The Gospel of Luke records one of the most endearing resurrection narratives of the Christian Scriptures, the story of Jesus' appearance to Cleopas and his wife as they make their way to their home in Emmaus.
Because we have lived with the truth of the resurrection for nigh onto two thousand years, modern day Christians might have lost the sense of the mood of that day without this story. These two are met by a stranger as they make their way away from Jerusalem. Emmaus lies to the east of Jerusalem; so these two are moving into the darkness as the evening hours descend upon them. The Gospel records that they had been hoping that Jesus was the Messiah. The evangelist also reports that they are astounded by the news of the day; namely, the tomb is now empty.
All of these details tell us that Cleopas and his wife have given way to doubt, to disillusionment. While they walk toward the darkness of the east, they are also walking toward the darkness metaphorically. Instead of staying in Jerusalem, they have decided to return to their home and continue their search for a Messiah. Their hopes have not been founded on faith; for while they had hoped, they do not believe. While they are astounded by the vision of the angels at the tomb, this news is too much for them to accept.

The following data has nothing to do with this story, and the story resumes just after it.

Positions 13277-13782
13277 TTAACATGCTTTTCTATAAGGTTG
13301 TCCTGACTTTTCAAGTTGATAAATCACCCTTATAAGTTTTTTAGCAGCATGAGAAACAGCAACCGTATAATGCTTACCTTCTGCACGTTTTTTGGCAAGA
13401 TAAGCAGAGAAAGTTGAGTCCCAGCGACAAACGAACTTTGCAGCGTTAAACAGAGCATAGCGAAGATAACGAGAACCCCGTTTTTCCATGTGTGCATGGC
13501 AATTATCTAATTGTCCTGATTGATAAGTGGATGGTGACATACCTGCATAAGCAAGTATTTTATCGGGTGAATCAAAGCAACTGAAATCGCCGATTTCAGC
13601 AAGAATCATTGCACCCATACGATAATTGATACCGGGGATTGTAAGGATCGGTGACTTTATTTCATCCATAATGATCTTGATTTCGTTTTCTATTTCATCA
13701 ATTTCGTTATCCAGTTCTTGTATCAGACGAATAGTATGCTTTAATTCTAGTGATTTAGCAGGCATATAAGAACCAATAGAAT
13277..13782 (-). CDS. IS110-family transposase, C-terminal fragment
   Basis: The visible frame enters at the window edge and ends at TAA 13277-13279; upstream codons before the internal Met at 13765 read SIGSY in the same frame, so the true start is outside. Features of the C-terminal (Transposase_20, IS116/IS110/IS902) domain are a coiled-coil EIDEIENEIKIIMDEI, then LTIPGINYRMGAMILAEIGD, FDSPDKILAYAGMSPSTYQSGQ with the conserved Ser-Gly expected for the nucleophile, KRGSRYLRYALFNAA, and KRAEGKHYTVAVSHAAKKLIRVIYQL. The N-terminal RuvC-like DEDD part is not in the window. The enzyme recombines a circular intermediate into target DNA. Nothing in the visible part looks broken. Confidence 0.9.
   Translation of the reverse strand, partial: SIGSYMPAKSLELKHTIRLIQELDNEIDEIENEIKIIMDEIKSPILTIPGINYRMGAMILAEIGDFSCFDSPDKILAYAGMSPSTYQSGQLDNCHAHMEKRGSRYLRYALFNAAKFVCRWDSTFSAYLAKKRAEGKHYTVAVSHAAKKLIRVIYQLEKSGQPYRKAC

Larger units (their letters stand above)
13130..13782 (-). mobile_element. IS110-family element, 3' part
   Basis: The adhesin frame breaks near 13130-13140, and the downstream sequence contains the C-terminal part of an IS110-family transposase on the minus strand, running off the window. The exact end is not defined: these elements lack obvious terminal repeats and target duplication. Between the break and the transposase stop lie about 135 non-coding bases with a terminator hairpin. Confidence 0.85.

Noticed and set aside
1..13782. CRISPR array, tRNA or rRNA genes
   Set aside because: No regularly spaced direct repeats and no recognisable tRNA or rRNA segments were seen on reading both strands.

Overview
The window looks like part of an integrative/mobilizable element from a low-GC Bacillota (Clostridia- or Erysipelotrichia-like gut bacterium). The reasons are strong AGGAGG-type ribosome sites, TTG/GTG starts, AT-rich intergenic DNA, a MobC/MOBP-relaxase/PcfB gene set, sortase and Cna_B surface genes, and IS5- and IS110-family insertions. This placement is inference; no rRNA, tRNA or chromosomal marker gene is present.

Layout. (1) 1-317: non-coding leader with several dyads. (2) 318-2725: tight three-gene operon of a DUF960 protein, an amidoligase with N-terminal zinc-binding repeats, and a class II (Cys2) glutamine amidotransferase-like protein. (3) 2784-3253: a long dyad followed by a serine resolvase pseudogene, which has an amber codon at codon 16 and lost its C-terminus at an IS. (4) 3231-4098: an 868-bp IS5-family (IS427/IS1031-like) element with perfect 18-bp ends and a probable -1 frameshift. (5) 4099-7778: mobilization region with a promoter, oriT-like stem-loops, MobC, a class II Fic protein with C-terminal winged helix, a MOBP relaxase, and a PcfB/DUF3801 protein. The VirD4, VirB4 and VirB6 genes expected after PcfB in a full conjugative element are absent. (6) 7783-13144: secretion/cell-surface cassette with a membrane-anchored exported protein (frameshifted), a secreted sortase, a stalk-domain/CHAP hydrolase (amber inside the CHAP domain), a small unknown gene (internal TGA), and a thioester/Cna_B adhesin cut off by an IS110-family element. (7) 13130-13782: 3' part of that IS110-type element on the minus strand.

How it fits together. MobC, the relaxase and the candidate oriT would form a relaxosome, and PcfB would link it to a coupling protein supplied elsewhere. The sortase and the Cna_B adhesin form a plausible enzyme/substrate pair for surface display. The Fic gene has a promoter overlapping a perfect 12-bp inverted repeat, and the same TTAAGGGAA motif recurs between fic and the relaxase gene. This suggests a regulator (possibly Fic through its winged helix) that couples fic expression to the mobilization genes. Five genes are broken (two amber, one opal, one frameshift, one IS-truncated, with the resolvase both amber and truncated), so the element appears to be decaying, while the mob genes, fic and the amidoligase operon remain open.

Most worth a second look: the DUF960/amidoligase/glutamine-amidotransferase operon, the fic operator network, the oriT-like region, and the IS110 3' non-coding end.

The rest of the story records that they spend time discussing the Scriptures and finally breaking bread together. In the course of these two actions, their eyes were opened. They were now able to recognize Jesus. They reverse their course and go back to Jerusalem, traveling toward the light once again. Once they arrive in Jerusalem, they announce the Good News to the disciples.
By way of this story, St. Luke records the gradual development of the community's faith in the Resurrection. Their faith grew out of their experience, out of reflection on the Scriptures, and out of the Eucharist. As the community spent time with the Scriptures, they began to recognize the fact that all of the events of Jesus' passion, death and resurrection were not only expected, they were required. They came to view their history in a different way. The Gospel records that their eyes were opened while at supper with the stranger. The eyes of faith have replaced the doubts and fears.
The story works on two levels. Not only does it record the experience of the disciples on that first Easter morning, it also records the experience of the community as it comes to grips with their expectations. Remember that throughout the Gospel, especially the Gospel of Luke which begins with the three canticles that find their basis in the Hebrew Scriptures, their expectations of the Messiah were constantly challenged by Jesus. They had to come to view God, their history, their very selves in a different light. They were evangelized. Now they turn to evangelize others.
Reading and praying with the Scriptures is so very important for all of us. Like Cleopas and his wife, our eyes are opened as we pore over the words of the evangelists. With both faith and hope, we are challenged to continue the work of spreading the Good News.
Fr. Lawrence Jagdfeld, O.F.M., Administrator